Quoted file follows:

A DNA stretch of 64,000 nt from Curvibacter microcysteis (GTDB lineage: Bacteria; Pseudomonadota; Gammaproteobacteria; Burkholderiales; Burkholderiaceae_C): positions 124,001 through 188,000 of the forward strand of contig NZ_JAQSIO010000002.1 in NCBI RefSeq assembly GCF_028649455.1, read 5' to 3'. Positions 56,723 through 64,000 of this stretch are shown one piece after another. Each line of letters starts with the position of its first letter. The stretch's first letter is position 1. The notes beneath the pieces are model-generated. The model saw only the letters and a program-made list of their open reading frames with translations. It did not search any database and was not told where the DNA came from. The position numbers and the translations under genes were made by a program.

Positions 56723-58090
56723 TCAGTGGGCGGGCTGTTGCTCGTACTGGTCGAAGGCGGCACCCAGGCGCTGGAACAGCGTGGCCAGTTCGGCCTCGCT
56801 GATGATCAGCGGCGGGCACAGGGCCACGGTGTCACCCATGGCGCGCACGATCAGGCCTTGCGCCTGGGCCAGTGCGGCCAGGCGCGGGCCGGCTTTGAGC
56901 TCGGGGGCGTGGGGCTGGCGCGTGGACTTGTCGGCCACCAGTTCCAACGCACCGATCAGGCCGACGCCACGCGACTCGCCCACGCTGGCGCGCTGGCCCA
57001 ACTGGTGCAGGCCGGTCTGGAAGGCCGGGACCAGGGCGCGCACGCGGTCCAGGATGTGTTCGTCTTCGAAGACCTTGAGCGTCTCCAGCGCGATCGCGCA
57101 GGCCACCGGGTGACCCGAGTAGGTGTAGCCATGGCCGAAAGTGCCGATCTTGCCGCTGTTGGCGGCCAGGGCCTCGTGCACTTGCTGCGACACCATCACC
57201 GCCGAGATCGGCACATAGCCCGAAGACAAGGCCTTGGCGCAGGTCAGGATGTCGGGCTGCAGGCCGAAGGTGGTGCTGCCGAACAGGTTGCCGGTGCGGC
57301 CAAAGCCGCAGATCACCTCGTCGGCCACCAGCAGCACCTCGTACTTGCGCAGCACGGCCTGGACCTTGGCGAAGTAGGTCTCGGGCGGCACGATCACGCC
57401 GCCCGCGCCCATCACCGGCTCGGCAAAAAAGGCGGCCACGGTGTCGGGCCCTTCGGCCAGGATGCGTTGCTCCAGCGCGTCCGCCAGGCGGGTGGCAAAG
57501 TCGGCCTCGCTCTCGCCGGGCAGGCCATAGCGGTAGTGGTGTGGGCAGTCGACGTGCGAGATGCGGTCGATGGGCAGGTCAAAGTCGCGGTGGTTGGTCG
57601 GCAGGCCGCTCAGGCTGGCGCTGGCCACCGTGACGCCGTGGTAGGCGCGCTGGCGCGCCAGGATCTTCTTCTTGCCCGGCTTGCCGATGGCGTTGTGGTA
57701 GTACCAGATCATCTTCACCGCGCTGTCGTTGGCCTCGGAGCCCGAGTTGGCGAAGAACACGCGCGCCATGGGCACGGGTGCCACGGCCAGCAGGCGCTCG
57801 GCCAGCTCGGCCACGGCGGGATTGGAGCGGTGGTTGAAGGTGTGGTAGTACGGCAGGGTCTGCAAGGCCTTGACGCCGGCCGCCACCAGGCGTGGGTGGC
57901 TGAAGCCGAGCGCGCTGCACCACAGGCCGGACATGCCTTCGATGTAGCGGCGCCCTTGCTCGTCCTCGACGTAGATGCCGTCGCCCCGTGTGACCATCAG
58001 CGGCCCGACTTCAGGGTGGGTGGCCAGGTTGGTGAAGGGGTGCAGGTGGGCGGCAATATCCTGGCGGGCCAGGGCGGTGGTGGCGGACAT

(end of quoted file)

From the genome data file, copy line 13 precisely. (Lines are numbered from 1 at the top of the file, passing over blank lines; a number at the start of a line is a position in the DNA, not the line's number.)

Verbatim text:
57701 GTACCAGATCATCTTCACCGCGCTGTCGTTGGCCTCGGAGCCCGAGTTGGCGAAGAACACGCGCGCCATGGGCACGGGTGCCACGGCCAGCAGGCGCTCG